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The GLP-1R agonist liraglutide limits hepatic lipotoxicity and inflammatory response in mice fed a methionine-choline deficient diet.

Authors
  • Somm, Emmanuel1
  • Montandon, Sophie A2
  • Loizides-Mangold, Ursula3
  • Gaïa, Nadia4
  • Lazarevic, Vladimir4
  • De Vito, Claudio5
  • Perroud, Elodie2
  • Bochaton-Piallat, Marie-Luce6
  • Dibner, Charna3
  • Schrenzel, Jacques7
  • Jornayvaz, François R8
  • 1 Service of Endocrinology, Diabetes, Nutrition and Patient Education, Department of Internal Medicine, Geneva University Hospitals/University of Geneva, Geneva, Switzerland; Diabetes Center, Faculty of Medicine, University of Geneva, Geneva, Switzerland. Electronic address: [email protected] , (Switzerland)
  • 2 Service of Endocrinology, Diabetes, Nutrition and Patient Education, Department of Internal Medicine, Geneva University Hospitals/University of Geneva, Geneva, Switzerland; Diabetes Center, Faculty of Medicine, University of Geneva, Geneva, Switzerland. , (Switzerland)
  • 3 Service of Endocrinology, Diabetes, Nutrition and Patient Education, Department of Internal Medicine, Geneva University Hospitals/University of Geneva, Geneva, Switzerland; Diabetes Center, Faculty of Medicine, University of Geneva, Geneva, Switzerland; Department of Cell Physiology and Metabolism, University of Geneva, Geneva, Switzerland; Institute of Genetics and Genomics in Geneva (iGE3), University of Geneva, Geneva, Switzerland. , (Switzerland)
  • 4 Genomic Research Laboratory, Service of Infectious Diseases, Geneva University Hospitals, University of Geneva, Geneva, Switzerland. , (Switzerland)
  • 5 Division of Clinical Pathology, Geneva University Hospitals, Geneva, Switzerland. , (Switzerland)
  • 6 Department of Pathology and Immunology, Faculty of Medicine, University of Geneva, Geneva, Switzerland. , (Switzerland)
  • 7 Genomic Research Laboratory, Service of Infectious Diseases, Geneva University Hospitals, University of Geneva, Geneva, Switzerland; Bacteriology Laboratory, Service of Laboratory Medicine, Geneva University Hospitals, Geneva, Switzerland. , (Switzerland)
  • 8 Service of Endocrinology, Diabetes, Nutrition and Patient Education, Department of Internal Medicine, Geneva University Hospitals/University of Geneva, Geneva, Switzerland; Diabetes Center, Faculty of Medicine, University of Geneva, Geneva, Switzerland. Electronic address: [email protected] , (Switzerland)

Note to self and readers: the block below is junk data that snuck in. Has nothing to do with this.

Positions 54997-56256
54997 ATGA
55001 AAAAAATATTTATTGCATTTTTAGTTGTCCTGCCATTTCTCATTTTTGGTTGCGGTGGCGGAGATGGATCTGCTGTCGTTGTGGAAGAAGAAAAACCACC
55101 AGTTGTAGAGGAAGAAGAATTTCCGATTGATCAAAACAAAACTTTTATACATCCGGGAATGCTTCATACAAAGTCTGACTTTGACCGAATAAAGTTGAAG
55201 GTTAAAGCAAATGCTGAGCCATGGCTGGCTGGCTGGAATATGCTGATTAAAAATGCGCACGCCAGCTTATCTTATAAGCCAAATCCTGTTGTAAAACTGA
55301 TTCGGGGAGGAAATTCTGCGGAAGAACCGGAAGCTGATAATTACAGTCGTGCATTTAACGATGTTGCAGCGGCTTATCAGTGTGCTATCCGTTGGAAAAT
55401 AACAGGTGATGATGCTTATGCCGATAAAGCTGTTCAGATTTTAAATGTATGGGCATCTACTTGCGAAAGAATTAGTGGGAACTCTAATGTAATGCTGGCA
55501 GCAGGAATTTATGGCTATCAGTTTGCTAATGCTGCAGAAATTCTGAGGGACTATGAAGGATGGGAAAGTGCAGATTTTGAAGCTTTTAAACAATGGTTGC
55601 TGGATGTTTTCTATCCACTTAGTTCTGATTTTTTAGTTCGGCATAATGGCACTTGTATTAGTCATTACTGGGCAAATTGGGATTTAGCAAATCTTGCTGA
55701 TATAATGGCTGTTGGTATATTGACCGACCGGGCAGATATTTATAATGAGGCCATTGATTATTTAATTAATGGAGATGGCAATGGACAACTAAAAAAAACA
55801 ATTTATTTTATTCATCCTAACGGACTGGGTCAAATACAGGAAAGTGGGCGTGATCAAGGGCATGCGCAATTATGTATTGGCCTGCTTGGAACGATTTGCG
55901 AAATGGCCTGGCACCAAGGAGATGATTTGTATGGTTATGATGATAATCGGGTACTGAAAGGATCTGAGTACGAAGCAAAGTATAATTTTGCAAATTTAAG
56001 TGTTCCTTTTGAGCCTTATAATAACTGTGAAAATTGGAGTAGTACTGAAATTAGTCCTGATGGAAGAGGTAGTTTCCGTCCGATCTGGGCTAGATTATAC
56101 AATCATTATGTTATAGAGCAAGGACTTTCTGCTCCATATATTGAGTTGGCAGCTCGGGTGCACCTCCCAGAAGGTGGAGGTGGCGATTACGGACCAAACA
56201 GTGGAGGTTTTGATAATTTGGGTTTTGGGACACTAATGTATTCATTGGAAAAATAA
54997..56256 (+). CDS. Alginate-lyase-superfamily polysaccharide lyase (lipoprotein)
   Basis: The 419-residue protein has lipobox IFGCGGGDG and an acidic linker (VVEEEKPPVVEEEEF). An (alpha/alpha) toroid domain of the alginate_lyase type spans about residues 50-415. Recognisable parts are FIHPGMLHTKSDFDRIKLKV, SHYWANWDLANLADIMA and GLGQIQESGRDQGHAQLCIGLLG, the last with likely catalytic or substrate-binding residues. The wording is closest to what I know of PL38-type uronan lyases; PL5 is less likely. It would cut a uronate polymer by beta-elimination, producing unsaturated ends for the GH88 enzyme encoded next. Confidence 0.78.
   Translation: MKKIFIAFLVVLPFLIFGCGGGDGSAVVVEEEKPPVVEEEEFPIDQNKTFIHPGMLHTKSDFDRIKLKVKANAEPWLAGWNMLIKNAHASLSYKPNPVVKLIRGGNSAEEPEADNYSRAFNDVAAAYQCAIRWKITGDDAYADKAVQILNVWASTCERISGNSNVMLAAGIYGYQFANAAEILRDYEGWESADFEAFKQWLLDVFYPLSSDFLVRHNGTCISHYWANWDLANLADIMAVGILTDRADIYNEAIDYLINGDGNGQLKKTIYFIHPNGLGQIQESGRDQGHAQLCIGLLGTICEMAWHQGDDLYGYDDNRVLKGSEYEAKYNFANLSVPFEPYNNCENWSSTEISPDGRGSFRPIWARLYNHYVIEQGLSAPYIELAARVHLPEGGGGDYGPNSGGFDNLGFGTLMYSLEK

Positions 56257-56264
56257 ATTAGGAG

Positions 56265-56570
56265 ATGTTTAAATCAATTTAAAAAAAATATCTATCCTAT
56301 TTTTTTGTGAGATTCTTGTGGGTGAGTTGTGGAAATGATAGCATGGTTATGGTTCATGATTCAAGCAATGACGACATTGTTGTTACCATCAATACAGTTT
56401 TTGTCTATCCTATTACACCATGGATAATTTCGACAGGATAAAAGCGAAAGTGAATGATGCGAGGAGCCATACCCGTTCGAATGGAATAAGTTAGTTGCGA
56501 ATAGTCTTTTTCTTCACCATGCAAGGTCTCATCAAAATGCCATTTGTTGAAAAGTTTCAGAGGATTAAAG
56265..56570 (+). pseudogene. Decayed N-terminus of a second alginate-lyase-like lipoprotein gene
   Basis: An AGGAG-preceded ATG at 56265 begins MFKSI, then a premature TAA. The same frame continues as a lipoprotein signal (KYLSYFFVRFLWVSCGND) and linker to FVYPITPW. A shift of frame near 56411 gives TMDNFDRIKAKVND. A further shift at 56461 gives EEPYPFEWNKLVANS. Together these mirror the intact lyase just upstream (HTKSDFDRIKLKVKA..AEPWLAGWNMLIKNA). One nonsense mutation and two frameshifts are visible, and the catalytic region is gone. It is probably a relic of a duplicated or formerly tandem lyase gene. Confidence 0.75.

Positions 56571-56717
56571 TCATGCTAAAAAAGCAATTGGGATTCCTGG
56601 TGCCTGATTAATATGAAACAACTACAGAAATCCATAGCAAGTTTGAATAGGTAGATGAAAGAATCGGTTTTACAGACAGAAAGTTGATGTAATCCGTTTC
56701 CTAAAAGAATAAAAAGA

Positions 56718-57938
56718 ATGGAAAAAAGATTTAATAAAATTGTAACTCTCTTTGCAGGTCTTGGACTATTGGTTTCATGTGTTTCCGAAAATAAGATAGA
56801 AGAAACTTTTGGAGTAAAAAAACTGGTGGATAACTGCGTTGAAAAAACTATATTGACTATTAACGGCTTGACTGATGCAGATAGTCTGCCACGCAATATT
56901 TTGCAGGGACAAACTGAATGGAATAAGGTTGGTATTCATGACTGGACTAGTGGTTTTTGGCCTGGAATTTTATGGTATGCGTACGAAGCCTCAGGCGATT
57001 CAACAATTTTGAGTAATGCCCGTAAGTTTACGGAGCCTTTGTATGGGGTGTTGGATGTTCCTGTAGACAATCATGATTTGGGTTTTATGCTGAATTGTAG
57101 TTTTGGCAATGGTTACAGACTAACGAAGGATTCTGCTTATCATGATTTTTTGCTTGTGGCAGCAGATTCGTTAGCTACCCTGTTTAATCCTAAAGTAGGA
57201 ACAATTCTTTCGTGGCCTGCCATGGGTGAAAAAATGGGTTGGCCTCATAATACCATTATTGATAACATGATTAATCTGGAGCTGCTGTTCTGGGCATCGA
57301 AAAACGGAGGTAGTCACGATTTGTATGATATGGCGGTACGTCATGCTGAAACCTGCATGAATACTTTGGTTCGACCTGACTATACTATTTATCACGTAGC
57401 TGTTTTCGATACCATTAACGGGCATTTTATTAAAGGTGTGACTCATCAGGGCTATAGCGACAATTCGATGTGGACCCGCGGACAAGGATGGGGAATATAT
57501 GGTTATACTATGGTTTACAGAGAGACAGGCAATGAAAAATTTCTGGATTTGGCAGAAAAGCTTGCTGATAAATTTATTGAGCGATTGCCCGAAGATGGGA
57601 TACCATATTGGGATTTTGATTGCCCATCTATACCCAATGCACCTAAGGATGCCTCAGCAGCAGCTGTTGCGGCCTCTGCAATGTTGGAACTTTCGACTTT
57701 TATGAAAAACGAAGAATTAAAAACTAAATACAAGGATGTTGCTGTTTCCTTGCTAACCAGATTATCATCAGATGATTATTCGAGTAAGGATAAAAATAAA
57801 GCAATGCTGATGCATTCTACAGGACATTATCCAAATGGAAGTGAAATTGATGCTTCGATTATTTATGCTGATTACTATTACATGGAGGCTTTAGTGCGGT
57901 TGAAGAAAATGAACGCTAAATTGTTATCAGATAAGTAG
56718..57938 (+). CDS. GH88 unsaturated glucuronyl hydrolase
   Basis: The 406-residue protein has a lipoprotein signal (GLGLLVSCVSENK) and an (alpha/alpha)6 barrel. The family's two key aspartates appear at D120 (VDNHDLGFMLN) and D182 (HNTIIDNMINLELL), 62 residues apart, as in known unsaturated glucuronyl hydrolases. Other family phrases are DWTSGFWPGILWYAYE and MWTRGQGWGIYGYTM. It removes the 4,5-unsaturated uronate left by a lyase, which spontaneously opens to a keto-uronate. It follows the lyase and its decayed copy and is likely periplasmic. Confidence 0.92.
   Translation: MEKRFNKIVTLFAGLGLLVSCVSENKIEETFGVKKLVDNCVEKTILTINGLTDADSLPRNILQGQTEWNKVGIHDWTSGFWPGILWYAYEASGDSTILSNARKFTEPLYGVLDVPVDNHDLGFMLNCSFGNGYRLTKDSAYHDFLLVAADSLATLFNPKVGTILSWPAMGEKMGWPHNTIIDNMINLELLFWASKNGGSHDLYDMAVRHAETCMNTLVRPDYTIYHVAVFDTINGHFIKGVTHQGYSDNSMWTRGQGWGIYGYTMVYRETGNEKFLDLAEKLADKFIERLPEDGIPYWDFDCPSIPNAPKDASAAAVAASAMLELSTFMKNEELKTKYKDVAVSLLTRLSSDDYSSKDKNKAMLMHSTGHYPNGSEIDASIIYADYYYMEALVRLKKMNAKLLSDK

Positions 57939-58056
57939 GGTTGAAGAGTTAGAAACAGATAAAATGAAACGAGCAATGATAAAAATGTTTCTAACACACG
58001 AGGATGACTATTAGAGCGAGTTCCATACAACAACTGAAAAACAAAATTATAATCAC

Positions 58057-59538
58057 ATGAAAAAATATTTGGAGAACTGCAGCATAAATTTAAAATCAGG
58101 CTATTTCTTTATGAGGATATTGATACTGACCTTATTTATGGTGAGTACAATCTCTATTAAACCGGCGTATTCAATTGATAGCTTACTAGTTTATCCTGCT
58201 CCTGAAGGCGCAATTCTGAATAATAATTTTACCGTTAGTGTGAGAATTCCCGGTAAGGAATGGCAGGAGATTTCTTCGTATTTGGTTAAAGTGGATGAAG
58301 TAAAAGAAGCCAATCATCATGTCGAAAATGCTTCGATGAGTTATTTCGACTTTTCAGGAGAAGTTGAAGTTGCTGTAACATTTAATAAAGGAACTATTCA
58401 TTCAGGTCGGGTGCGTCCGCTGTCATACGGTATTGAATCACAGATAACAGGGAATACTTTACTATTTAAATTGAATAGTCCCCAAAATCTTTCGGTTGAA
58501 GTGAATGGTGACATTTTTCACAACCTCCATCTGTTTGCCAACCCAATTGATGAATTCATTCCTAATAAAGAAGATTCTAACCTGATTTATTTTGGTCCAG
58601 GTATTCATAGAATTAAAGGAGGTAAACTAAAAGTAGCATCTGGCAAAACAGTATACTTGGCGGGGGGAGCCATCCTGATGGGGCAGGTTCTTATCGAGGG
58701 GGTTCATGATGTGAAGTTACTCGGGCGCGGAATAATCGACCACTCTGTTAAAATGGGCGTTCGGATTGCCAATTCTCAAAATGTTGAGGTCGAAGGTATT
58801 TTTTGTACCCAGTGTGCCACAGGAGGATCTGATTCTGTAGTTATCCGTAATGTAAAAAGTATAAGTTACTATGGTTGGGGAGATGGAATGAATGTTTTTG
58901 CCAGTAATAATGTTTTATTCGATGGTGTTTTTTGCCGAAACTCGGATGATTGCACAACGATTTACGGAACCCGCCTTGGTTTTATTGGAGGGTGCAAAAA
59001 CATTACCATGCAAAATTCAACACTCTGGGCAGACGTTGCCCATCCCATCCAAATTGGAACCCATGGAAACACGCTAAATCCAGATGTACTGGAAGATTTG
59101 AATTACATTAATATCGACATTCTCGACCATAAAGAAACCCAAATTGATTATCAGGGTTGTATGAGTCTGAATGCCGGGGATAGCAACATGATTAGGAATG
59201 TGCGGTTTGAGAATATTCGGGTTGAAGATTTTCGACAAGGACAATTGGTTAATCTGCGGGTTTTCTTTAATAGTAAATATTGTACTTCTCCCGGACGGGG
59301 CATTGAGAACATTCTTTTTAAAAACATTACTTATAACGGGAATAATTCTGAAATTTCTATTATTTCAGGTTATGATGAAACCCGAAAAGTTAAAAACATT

Type
Published Article
Journal
Translational research : the journal of laboratory and clinical medicine
Publication Date
Jan 01, 2021
Volume
227
Pages
75–88
Identifiers
DOI: 10.1016/j.trsl.2020.07.008
PMID: 32711187
Source
Medline
Keywords
Language
English
License
Unknown

Abstract

Nonalcoholic fatty liver disease (NAFLD) is the most common hepatic disorder related to type 2 diabetes (T2D). The disease can evolve toward nonalcoholic steatohepatitis (NASH), a state of hepatic inflammation and fibrosis. There is presently no drug that effectively improves and/or prevents NAFLD/NASH/fibrosis. GLP-1 receptor agonists (GLP-1Ra) are effective in treating T2D. As with the endogenous gut incretins, GLP-1Ra potentiate glucose-induced insulin secretion. In addition, GLP-1Ra limit food intake and weight gain, additional beneficial properties in the context of obesity/insulin-resistance. Nevertheless, these pleiotropic effects of GLP-1Ra complicate the elucidation of their direct action on the liver. In the present study, we used the classical methionine-choline deficient (MCD) dietary model to investigate the potential direct hepatic actions of the GLP-1Ra liraglutide. A 4-week infusion of liraglutide (570 µg/kg/day) did not impact body weight, fat accretion or glycemic control in MCD-diet fed mice, confirming the suitability of this model for avoiding confounding factors. Liraglutide treatment did not prevent lipid deposition in the liver of MCD-fed mice but limited the accumulation of C16 and C24-ceramide/sphingomyelin species. In addition, liraglutide treatment alleviated hepatic inflammation (in particular accumulation of M1 pro-inflammatory macrophages) and initiation of fibrosis. Liraglutide also influenced the composition of gut microbiota induced by the MCD-diet. This included recovery of a normal Bacteroides proportion and, among the Erysipelotrichaceae family, a shift between Allobaculum and Turicibacter genera. In conclusion, liraglutide prevents accumulation of C16 and C24-ceramides/sphingomyelins species, inflammation and initiation of fibrosis in MCD-diet-fed mice liver, suggesting beneficial hepatic actions independent of weight loss and global hepatic steatosis. Copyright © 2020 The Author(s). Published by Elsevier Inc. All rights reserved.

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